The day had finally come. I suppose I knew that it was happening, but it always seemed so far away. But years became months, and months became weeks, and weeks became days. And now, here I was, catching up with family, outside the temple where my Bar Mitzvah service would occur in a few short minutes. As I stood outside on the patio, the cold April wind blowing onto my face, I thought to myself about how I had got here.
I’d been preparing for this day for four years. Four. It’s honestly still unbelievable how much time I put into preparing for a mere two hours. I would say that I was confident in what I had learned, but I was still nervous. Even though, because of the COVID-19 pandemic, there were only a few dozen people there in person, it was still nerve wracking knowing that I would be speaking in front of them in just a few minutes. I walked around, talking to family members, but I wasn’t fully thinking about the conversations. I was busy mulling over in my mind, had I prepared this, was I confident in that? After more than a few cookie cutter conversations of “how are you, I haven’t seen you in forever, you’ve gotten so big,” we sat down for the service.
There are three main parts that I had to prepare for this event. The first is the easiest, because I had been practicing it for the longest. You lead a large portion of the service, which mostly involves singing in Hebrew along with the congregation. It’s the least personal section, because everyone does it, and there isn’t an opportunity to add your own touch to it.
As the service started, the rabbi sang a few songs which I got to participate in, but not lead. And then, the rabbi called me to the Bima to recite the first prayer. I began to sing, יתגדל ויתקדש שמה רבא (Yitgadal, v’yitkadash sh’mei rabah). I sort of melted into the flow. I’d done this a thousand times and this wasn’t any different. I continued reading, focusing on the text on the page, the group of faces looking at me, the words I was saying, and the next section of the service.
The second section of the service is all about learning, and sharing what you have learned with the group of people in front of you. On a Bar-mitzvah, the teen is called up to chant that week’s portion of the Torah. I had been practicing my portion for over a year, and I felt fairly confident in what I had prepared. Even still, there were doubts in the back of my mind – Did I practice this part enough, is that word pronounced Hi or Hu? (Vowels aren’t included in the Torah, so I had to not only read Hebrew, but remember certain parts.)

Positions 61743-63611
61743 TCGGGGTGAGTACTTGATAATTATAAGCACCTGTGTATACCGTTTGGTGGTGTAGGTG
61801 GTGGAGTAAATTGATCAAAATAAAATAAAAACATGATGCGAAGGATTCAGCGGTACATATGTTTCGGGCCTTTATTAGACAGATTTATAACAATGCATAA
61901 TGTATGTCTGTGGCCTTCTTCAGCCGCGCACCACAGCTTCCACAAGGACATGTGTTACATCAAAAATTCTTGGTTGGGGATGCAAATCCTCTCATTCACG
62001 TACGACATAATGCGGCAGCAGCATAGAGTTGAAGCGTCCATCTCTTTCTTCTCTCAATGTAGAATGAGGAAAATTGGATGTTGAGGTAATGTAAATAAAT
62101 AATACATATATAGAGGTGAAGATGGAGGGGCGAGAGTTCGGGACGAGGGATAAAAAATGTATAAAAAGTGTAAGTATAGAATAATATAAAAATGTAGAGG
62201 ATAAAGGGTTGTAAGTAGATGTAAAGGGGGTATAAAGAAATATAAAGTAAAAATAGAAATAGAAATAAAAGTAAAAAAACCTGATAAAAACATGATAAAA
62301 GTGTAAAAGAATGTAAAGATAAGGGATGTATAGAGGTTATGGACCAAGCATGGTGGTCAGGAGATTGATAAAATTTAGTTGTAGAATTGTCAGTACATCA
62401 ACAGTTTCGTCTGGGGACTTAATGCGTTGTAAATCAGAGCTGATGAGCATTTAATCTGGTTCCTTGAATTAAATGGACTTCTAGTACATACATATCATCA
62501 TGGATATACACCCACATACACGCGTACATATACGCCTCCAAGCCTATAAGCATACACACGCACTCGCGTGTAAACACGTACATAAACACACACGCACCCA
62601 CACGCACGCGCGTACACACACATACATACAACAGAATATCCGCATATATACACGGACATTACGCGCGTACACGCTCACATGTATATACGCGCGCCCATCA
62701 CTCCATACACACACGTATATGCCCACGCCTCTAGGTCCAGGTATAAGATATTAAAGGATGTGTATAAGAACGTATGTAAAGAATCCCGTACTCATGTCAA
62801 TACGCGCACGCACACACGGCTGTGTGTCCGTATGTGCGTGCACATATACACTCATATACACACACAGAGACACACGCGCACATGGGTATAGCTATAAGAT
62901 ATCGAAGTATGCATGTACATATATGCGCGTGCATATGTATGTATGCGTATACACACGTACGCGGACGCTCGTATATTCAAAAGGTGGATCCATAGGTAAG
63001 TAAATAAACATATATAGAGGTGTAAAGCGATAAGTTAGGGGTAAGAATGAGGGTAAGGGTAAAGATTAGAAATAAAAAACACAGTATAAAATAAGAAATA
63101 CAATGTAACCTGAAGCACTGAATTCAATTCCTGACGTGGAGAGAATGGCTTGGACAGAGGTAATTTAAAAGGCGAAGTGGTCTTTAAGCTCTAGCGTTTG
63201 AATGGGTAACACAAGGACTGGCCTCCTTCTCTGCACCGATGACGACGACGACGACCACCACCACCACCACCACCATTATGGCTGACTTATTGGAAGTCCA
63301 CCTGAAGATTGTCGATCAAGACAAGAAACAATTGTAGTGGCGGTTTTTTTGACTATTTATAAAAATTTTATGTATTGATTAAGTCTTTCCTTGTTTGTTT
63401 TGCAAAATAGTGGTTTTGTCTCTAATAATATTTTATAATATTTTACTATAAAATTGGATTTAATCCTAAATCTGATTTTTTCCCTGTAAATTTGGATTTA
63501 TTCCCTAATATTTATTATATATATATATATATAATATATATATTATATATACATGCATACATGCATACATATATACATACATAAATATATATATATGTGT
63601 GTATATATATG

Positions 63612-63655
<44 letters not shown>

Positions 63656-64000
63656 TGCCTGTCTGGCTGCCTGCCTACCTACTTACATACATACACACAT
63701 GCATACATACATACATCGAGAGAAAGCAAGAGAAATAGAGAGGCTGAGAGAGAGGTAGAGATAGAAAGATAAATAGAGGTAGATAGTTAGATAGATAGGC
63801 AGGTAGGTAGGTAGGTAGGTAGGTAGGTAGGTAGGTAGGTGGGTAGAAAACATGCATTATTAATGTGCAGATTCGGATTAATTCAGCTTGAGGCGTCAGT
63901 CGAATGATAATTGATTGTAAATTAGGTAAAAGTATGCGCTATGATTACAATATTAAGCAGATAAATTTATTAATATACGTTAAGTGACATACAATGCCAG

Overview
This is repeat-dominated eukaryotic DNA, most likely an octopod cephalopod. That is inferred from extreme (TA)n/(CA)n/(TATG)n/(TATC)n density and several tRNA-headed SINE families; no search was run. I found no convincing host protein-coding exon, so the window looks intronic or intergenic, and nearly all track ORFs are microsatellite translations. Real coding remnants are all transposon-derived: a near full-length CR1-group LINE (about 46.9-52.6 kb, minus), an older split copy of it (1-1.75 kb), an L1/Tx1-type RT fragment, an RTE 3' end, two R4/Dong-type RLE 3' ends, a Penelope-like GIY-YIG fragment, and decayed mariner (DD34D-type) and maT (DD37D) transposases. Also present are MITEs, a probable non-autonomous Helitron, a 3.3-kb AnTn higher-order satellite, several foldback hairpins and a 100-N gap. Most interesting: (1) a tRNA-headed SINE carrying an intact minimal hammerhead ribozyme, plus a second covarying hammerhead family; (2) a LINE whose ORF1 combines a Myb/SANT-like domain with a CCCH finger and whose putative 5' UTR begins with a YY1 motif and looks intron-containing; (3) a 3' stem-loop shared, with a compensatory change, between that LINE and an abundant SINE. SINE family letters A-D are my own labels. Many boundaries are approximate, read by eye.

The easy part was done. I sat back down with my parents, happy with how I had done singing the prayers. They smiled at me, whispered, “Amazing job, Liam.” I smiled back absentmindedly, but in my head, I was thinking about how I would chant from the ancient book of the Jewish people, the Torah, in just a few short minutes. First, my aunt and uncle were called up to open the ark and lift the Torah onto the table. My brother and sister walked up afterward, and removed the fancy silver decorations from the scroll. Now, it was finally time for me to chant. I walked up to the Bima, and stood in front of the actual Torah scroll for the first time. The handwritten, stylized letters contrasted sharply with the page I had been practicing from. I had prepared a short summary of my portion in English, which I read aloud to the small crowd of people. Afterwards, someone began to sing the blessing before the Torah reading. It was like a timer, counting down until I was going to begin. She finished the blessing, “נותן התורה,” and I started chanting from the Torah. It was strangely relaxing. Even though this was difficult, I had practiced so much, I didn’t even have to focus. The words just came off the page and into the air. It was amazing being able to finally use what I had been learning for so long.